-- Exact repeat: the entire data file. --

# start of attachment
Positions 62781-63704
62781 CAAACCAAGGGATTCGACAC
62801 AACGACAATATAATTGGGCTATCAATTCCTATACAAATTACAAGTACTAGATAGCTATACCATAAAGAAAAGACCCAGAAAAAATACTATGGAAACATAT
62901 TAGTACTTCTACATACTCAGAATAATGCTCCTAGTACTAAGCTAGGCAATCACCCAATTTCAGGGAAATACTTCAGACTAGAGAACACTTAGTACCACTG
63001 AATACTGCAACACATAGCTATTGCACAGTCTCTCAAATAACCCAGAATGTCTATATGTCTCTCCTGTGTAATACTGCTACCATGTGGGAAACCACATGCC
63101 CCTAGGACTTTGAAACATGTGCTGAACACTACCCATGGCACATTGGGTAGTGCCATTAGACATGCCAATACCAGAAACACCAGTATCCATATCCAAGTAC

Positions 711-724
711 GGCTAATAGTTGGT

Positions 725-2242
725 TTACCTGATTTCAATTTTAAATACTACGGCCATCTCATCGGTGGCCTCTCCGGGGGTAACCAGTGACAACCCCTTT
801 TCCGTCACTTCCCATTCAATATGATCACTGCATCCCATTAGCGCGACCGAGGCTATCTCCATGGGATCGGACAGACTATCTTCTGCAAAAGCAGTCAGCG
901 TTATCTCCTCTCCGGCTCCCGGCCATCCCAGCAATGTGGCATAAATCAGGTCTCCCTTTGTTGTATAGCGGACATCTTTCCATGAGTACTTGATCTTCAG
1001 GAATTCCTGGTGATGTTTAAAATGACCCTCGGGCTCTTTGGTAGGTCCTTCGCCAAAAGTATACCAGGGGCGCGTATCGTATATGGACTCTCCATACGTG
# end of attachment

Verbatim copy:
Positions 62781-63704
62781 CAAACCAAGGGATTCGACAC
62801 AACGACAATATAATTGGGCTATCAATTCCTATACAAATTACAAGTACTAGATAGCTATACCATAAAGAAAAGACCCAGAAAAAATACTATGGAAACATAT
62901 TAGTACTTCTACATACTCAGAATAATGCTCCTAGTACTAAGCTAGGCAATCACCCAATTTCAGGGAAATACTTCAGACTAGAGAACACTTAGTACCACTG
63001 AATACTGCAACACATAGCTATTGCACAGTCTCTCAAATAACCCAGAATGTCTATATGTCTCTCCTGTGTAATACTGCTACCATGTGGGAAACCACATGCC
63101 CCTAGGACTTTGAAACATGTGCTGAACACTACCCATGGCACATTGGGTAGTGCCATTAGACATGCCAATACCAGAAACACCAGTATCCATATCCAAGTAC

Positions 711-724
711 GGCTAATAGTTGGT

Positions 725-2242
725 TTACCTGATTTCAATTTTAAATACTACGGCCATCTCATCGGTGGCCTCTCCGGGGGTAACCAGTGACAACCCCTTT
801 TCCGTCACTTCCCATTCAATATGATCACTGCATCCCATTAGCGCGACCGAGGCTATCTCCATGGGATCGGACAGACTATCTTCTGCAAAAGCAGTCAGCG
901 TTATCTCCTCTCCGGCTCCCGGCCATCCCAGCAATGTGGCATAAATCAGGTCTCCCTTTGTTGTATAGCGGACATCTTTCCATGAGTACTTGATCTTCAG
1001 GAATTCCTGGTGATGTTTAAAATGACCCTCGGGCTCTTTGGTAGGTCCTTCGCCAAAAGTATACCAGGGGCGCGTATCGTATATGGACTCTCCATACGTG